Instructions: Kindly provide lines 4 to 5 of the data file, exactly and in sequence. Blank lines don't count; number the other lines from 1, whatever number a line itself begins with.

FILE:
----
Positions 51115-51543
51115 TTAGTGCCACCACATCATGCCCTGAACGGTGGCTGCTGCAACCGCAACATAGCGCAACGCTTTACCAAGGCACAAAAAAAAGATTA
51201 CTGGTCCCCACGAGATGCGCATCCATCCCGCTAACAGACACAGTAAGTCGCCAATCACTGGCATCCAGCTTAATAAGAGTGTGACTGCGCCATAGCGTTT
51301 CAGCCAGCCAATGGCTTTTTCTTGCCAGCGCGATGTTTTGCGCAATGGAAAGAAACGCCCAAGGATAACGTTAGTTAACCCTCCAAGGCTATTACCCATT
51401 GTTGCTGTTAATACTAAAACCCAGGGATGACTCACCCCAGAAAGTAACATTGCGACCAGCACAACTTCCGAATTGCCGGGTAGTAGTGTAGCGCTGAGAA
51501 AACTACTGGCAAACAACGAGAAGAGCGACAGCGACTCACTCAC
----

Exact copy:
51301 CAGCCAGCCAATGGCTTTTTCTTGCCAGCGCGATGTTTTGCGCAATGGAAAGAAACGCCCAAGGATAACGTTAGTTAACCCTCCAAGGCTATTACCCATT
51401 GTTGCTGTTAATACTAAAACCCAGGGATGACTCACCCCAGAAAGTAACATTGCGACCAGCACAACTTCCGAATTGCCGGGTAGTAGTGTAGCGCTGAGAA